Not that I don't think they do good for people. I just won't use them myself.
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post #4 of 14 (permalink) Old 01-13-2009, 04:19 AM
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Originally Posted by caithiggs View Post
Hey, I was wondering if anybody has experience dealing with really intense stage fright, or physical trouble speaking and reading in public. I am going to be taking several workshopping classes for my undergraduate degree, and the more I read my work aloud, the worse my physical symptoms get. I really really can't go on this way.

First my heart races like mad before I even start. I worry, not about what people will think, but about what my body will do. Ever since high school I remember shaking in front of class, but it's only gotten worse every time I've done public speaking. As soon as I figured out all the possible physical symptoms, I felt them all even more! My major problem, besides my mind going to totally blank is the control over voice and over breathing. I simply don't have the control.

My voice is the worst thing to hit this side of the country in all of history, I assure you. Like, can it possibly shake any more than it does? I seriously sound like I'm really upset and about to cry. I practice quietly in my room the night before, and I visualize myself reading poetry with ease and rhythm, and everyone is really impressed. But then the moment comes and it's like I just swallowed razor blades. Not to mention I shake for the rest of class. I wish I could read the way I want to/say the things I want to! But my stupid body is all like "aaaaagh you're going to die!"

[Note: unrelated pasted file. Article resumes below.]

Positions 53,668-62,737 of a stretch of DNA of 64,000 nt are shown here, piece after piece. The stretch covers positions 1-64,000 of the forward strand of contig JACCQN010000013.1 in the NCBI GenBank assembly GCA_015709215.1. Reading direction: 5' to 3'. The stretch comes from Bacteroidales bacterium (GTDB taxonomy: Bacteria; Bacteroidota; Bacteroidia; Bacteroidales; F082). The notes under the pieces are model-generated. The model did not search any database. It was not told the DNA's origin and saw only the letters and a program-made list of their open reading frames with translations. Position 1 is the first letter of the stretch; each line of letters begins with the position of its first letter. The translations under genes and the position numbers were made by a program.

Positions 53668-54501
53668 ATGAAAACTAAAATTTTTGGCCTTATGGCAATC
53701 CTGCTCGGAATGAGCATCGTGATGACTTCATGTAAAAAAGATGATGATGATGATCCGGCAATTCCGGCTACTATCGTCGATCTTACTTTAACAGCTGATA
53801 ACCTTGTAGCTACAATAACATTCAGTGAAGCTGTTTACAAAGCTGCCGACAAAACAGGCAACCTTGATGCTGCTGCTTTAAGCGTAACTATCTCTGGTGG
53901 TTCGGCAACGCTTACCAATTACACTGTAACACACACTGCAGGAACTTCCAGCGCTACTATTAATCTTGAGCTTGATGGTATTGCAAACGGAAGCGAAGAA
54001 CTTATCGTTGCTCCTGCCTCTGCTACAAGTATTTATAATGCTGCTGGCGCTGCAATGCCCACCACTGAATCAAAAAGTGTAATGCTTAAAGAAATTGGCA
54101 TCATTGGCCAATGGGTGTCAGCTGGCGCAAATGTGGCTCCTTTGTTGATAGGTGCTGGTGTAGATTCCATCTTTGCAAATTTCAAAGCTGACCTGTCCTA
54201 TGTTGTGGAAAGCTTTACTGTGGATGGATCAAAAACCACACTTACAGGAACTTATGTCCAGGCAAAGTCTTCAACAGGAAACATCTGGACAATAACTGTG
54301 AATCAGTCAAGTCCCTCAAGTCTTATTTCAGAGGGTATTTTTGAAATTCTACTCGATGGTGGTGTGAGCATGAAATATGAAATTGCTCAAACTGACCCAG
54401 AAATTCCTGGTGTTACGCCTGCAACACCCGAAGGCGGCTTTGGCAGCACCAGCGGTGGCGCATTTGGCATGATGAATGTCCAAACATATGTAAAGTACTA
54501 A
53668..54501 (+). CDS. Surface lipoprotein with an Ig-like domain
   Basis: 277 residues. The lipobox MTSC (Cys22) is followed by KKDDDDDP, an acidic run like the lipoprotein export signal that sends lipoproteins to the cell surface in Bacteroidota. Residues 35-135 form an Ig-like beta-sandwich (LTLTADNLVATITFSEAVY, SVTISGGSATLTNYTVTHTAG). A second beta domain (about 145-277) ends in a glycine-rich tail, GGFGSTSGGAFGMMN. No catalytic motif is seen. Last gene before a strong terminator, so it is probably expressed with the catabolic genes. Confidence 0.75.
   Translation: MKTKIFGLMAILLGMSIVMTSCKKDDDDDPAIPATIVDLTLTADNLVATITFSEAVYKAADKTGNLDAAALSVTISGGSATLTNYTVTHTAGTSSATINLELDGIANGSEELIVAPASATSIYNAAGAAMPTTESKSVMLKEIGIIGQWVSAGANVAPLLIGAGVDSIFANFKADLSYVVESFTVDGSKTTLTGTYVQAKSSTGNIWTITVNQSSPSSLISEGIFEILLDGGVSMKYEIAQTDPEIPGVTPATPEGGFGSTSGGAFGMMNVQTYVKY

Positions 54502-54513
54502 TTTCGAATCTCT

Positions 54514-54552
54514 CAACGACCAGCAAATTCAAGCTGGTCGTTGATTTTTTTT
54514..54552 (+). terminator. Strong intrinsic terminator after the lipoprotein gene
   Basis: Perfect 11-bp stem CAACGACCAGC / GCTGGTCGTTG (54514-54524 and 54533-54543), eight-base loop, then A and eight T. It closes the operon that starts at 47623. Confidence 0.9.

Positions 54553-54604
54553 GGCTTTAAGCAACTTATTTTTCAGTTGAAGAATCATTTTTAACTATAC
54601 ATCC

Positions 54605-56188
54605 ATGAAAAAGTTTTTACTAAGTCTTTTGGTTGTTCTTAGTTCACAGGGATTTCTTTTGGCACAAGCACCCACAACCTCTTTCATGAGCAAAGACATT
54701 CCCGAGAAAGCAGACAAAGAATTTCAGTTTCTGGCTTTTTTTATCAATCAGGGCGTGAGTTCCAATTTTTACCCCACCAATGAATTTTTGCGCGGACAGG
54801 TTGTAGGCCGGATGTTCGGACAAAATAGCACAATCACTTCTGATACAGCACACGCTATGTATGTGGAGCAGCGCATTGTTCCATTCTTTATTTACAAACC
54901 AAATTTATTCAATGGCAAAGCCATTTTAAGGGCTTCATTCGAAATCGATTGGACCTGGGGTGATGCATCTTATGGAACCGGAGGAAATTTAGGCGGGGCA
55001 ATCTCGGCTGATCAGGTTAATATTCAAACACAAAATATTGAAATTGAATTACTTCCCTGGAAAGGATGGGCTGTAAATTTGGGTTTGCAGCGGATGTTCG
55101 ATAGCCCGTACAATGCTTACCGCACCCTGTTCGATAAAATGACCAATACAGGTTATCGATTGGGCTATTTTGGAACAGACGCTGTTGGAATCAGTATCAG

What what what can I possibly do to stop this? I am looking into beta blockers. Does anybody have any advice though? I would love you so much! It is such an opportunity killer for my degree too. I will never be able to teach, and I will never even be a writer because they have to do public readings all the time! I won't ever be able to get a MA because you have to speak in conferences or something. Heck, I won't even be able to finish my remaining years in workshops and seminars! I might as well be dead! Ugh. Help!
Can I ask, is there anything you are self conscious about when it comes to public speaking - i.e. self conscious being looked at or self conscious of your voice. Something is clearly triggering strong anxiety and then once this anxiety has kicked in the symptoms you describe are clearly symptoms from being anxious and fearing being anxious - i.e. you wouldn't suffer such syptoms talking to a room full of plastic dummies would you?

If you can stop the original anxiety from triggering then the symptoms you describe will not occur, because you become anxious about being anxious, but if you're not anxious you don't become anxious about it.
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post #5 of 14 (permalink) Old 01-13-2009, 03:59 PM
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If you can stop the original anxiety from triggering then the symptoms you describe will not occur, because you become anxious about being anxious, but if you're not anxious you don't become anxious about it.
The problem is it's fear of being anxious in such situations so that's all that is needed to trigger the anxiety. It's a classic Social Phobia trap. It's mentioned in the DSM